Wireless Briefs

Teleglobe Inc. parent company BCE Inc. announced last month that it will not provide long-term funding for the carrier. It will only offer short-term funding up to US$125 million to keep Teleglobe operational while it explores other funding options. And in an unusual move by domestic corporate standards, the CEO and chairman of BCE, Jean Monty, resigned from the company, taking responsibility for the 2000 Teleglobe acquisition that has turned sour for the company.

L.M. Ericsson Telephone Co. is introducing a new way of packaging different elements needed for Bluetooth implementation. With their “Suite” concept, Ericsson wants to provide original equipment manufacturers (OEMs) and semiconductor manufacturers with Bluetooth design solutions optimized for integration into mobile computing, communication and media devices. First to be introduced is the Bluetooth Mobile Phone Suite where new features such as PPEC, a voice improvement feature and the lowest possible power consumption, are included, according to Maria Khorsand, president of Ericsson Technology Licensing. This new way of optimizing the functionality for mobile phones makes it possible for OEMs to implement Bluetooth functionality even in low-end mobile phones, Khorsand said.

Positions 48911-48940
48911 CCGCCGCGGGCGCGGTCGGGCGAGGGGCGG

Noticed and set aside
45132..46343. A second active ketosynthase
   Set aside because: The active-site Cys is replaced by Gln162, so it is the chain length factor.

Capital spending by North American telecom carriers probably will not recover until 2004, research company RHK Inc. says. And even after the recovery, carriers as a group, including incumbent and competitive telecom service providers, likely will not return to 2001 spending levels until about four years from now. The most likely scenario shows capital expenditure staying roughly flat through 2003 before it begins to recover in 2004. Service providers’ capital expenditure will drop to around US$46 billion to US$51 billion in 2002, from US$77 billion in 2001, RHK says. It projects spending also to stay roughly flat through next year, from US$44 billion to US$57 billion for 2003. A recovery probably will begin slowly in 2004, with spending from US$46 billion to US$63 billion, and continue in 2005 and 2006.